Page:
The BeOS Networking Environment, a.k.a. BONE, is BeOS networking done right. Written largely from scratch to be faster and more compatible with the powerful network environments found in Linux and BSD, BONE represents a huge leap forward for the viability of BeOS as a server. Until recently, Be has been optimizing the system primarily for high-bandwidth media handling. Users who wanted a world-class server were encouraged to "use the right tool for the job," i.e. to look to another OS.

With BONE in place, Be's networking performance increases by a factor of twenty, according to early reports from Be's network engineers, bringing it inline with Linux / BSD server performance. No, BONE doesn't surpass the TCP stack in those operating systems, but it comes pretty close -- certainly close enough to meet the needs of the vast majority of sites handling anything but the highest levels of traffic. In addition, the old net_server did not support "sockets as file descriptors," an API incompatibility that made it difficult if not impossible to port certain kinds of network applications from other POSIX operating systems. BONE does, though, and that means we're on the brink of seeing a whole slew of new network tools and utilities, covering everything from traceroute and tcpdump to mail and DNS servers.

While there are already several quality web servers for BeOS, the port of Apache 2.0 to BeOS is coming along nicely, and is showing some very promising early numbers. The multithreadedness of Apache 2.0 makes a great complement to the inherent multithreadedness of BeOS. I personally moved my own BeOS-hosted web site to BONE several weeks ago, and have been conducting public stress tests with mostly great results (the performance has been superb, but there have been some crashing bugs to iron out -- not unusual for beta software).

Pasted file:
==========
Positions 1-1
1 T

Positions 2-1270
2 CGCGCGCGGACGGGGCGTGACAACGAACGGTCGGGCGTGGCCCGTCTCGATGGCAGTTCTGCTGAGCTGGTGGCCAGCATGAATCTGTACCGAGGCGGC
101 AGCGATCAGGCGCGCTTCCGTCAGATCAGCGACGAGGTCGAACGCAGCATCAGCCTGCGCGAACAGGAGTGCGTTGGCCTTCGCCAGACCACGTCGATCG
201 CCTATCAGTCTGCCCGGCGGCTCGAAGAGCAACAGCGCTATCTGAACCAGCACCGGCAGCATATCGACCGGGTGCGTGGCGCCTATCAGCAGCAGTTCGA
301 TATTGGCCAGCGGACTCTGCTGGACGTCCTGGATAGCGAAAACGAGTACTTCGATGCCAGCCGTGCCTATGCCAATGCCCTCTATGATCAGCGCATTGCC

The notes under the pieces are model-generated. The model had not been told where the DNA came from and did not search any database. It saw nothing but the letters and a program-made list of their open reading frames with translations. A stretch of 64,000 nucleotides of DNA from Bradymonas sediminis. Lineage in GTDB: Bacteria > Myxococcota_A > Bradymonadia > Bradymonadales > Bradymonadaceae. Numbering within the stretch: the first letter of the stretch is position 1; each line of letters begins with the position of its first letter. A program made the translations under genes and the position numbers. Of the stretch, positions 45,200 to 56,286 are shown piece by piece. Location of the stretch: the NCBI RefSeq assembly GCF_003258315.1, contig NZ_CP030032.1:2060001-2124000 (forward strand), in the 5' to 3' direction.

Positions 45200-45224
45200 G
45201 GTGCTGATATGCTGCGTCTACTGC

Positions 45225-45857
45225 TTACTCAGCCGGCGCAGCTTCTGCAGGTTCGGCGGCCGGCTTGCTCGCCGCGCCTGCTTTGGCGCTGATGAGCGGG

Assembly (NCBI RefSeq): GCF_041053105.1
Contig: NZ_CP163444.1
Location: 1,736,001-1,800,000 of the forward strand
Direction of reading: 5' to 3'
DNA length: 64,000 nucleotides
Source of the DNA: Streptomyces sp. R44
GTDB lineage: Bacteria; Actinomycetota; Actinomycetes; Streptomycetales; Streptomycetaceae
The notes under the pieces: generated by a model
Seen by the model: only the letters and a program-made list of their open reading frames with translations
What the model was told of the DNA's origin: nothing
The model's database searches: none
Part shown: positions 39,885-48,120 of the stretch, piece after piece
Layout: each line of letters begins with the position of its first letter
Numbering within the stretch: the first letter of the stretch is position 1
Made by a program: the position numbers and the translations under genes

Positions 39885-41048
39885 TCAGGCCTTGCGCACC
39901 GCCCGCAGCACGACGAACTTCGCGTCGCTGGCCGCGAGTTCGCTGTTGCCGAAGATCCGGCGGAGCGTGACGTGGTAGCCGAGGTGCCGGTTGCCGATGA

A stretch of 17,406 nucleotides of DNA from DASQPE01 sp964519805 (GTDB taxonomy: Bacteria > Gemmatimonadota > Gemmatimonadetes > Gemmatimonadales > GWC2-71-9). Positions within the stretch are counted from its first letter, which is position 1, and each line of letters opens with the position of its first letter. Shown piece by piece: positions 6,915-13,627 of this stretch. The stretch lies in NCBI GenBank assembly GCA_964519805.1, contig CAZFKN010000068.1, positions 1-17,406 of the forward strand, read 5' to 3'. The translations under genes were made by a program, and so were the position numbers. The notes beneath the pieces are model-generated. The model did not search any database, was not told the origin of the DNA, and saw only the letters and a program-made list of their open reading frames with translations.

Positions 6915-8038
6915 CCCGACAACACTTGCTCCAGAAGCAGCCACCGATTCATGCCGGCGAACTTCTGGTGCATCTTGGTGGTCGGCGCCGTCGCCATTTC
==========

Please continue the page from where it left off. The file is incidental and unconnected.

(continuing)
Much of the improved efficiency in BONE can be attributed to the fact that networking has moved out of user space (memory space used by applications) and into the kernel itself. While it does mean a slightly bulkier kernel, it also means that memory addressing and system calls are much faster than they were before (Linux and Windows NT also do networking in the kernel).

It also means that a bug in the network stack has the potential to bring down the system with a kernel crash, as protected memory doesn't protect processes running in kernel space. That means Be must get it right. So far, they appear to be on the right track, and kernel crashes in the beta have been infrequent. Oh, and by the way: BONE includes a compatibility library which will keep all of our old network applications humming along transparently, while new network apps will benefit from the improved efficiency.

Putting MUSCLE on the BONE

BONE isn't even available to the public yet, but already there's a fascinating piece of software for it. Level Control Systems' Multi User Server Client Linking Environment (MUSCLE) is a sort of über-architecture for all kinds of distributed computing, message-passing, and coordinated peer-to-peer networking tasks. A single MUSCLE daemon can negotiate communications between any number of users "out there" running MUSCLE-enabled applications. At first glance, MUSCLE looks like a bit of a dry project, far afield from the scintillating media stuff BeOS is known for. To understand why I think MUSCLE has the potential to make an impact on the face of BeOS computing, you need to understand what it does that similar projects for other platforms don't do, or don't do as well.